What are Book-Entry Securities?

Book-entry securities are securities issued in electronic form rather than in paper form.

How Do Book-Entry Securities Work?

The commercial book-entry system is a system whereby the investor's ownership of the security is reflected only in the investor's account records at his or her financial institution, brokerage firm or dealer. This lets investors trade the securities without having to produce the physical securities and it allows them to use the securities as collateral for other transactions within the firm. Also, the identity of the holder appears only on the institution's records.

Investors have three book-entry options for holding savings bonds: TreasuryDirect, Legacy Treasury Direct and the commercial book-entry system (also known as the Treasury/Reserve Automated Debt Entry System, or TRADES). The first two systems are operated directly by the Treasury, and investors who use the system buy and sell directly with the Treasury. The investor receives an account statement from the Treasury, and the Treasury knows the identity of the holder of the bond.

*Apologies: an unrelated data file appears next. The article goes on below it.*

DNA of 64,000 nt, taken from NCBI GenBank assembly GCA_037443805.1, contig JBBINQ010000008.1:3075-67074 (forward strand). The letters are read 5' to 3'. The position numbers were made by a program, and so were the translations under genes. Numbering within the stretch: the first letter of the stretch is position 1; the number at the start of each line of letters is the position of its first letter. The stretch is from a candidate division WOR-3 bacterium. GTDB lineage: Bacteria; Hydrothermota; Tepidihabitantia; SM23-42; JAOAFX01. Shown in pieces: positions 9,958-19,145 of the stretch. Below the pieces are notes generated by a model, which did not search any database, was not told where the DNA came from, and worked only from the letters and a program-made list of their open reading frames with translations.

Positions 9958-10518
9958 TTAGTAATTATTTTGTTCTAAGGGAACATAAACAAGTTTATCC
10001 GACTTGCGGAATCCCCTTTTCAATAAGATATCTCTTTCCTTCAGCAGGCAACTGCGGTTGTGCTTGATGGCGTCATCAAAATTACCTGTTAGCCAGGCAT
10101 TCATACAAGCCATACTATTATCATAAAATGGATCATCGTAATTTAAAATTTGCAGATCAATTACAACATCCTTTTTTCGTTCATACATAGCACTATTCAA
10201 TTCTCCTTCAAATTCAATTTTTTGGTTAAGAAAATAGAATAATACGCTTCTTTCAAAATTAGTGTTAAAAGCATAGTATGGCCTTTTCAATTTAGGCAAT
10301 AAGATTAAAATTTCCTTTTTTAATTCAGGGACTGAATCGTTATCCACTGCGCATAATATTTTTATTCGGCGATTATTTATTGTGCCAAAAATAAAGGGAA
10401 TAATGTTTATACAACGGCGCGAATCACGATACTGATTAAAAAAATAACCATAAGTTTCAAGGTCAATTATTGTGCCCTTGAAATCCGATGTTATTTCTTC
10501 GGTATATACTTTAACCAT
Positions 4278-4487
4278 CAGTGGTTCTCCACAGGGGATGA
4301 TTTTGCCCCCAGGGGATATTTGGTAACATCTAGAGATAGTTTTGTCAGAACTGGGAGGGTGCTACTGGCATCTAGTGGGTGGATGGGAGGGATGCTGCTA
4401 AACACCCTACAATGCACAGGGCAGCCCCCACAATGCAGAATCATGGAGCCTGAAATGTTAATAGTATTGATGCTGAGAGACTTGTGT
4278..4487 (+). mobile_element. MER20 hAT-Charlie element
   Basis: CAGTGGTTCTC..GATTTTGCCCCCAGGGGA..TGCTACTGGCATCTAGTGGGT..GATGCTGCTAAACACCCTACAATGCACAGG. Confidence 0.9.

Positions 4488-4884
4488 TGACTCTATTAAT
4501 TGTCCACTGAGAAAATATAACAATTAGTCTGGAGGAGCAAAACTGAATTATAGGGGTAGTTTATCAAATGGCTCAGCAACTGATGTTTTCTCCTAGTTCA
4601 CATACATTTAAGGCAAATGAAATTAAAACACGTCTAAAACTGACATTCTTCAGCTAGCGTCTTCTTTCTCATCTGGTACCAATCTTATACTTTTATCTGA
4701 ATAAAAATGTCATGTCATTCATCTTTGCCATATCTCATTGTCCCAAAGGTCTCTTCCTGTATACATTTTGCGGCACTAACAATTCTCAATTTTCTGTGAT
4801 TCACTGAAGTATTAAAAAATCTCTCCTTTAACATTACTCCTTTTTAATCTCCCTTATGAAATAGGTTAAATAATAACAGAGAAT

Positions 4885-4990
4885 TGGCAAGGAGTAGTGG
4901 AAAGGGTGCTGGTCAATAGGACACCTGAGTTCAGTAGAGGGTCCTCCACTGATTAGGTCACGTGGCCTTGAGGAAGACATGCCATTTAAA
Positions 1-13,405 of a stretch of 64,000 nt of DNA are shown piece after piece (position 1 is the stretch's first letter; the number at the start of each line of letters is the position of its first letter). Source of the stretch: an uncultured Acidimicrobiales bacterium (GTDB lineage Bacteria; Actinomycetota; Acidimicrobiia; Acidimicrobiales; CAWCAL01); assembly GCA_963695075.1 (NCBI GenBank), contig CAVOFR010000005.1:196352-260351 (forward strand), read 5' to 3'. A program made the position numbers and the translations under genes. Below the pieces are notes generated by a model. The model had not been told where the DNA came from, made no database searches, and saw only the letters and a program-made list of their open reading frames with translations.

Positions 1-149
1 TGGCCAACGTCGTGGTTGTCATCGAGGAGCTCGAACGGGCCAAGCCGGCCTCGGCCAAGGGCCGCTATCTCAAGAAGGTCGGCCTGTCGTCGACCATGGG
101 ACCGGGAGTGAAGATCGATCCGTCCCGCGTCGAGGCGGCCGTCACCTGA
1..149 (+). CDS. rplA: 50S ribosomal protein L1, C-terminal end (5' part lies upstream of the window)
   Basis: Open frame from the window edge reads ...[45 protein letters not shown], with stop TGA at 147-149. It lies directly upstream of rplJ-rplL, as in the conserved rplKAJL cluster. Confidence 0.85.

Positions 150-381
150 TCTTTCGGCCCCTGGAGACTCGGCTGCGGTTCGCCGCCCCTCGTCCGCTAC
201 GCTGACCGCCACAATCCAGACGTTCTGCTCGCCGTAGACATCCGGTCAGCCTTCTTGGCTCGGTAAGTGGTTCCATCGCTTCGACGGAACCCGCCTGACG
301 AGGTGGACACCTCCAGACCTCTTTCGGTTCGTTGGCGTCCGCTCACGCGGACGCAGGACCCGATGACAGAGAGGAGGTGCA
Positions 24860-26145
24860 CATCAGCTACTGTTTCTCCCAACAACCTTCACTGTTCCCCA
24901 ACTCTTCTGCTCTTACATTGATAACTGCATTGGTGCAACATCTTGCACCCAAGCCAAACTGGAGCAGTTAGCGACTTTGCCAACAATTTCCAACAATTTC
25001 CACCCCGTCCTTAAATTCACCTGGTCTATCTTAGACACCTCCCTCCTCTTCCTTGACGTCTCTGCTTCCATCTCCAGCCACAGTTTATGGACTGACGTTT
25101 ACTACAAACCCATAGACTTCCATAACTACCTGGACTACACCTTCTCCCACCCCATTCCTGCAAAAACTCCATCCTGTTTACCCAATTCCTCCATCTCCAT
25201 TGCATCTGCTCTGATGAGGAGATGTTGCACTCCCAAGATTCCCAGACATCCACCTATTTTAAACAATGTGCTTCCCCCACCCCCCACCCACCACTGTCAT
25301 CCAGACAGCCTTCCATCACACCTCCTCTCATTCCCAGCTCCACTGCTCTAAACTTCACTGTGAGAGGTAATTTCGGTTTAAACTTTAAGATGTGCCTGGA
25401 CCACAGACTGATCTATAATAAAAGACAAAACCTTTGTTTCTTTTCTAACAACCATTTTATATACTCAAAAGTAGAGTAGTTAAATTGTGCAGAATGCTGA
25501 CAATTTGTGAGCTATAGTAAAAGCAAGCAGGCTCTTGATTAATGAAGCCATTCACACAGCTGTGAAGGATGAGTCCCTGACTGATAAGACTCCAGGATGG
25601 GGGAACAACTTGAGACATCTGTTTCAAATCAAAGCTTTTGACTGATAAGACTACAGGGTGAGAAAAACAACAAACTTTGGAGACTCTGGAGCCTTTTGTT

Why Do Book-Entry Securities Matter?

Though many securities, particularly bonds and stocks, are still issued in paper form, the advent of book-entry securities has streamlined and reduced the cost of the process of buying and selling securities for both investors and exchanges.

However, holding securities in electronic form is sometimes unattractive to investors who want physical evidence of ownership or want to commemorate an event, such as a child's first investment or an IPO. In many cases, investors can get a paper receipt for their purchase, however -- and this is often especially valuable to those who hold securities via the commercial book-entry system -- if the broker 'loses' the record of the purchase, the investor has a big headache on his hands.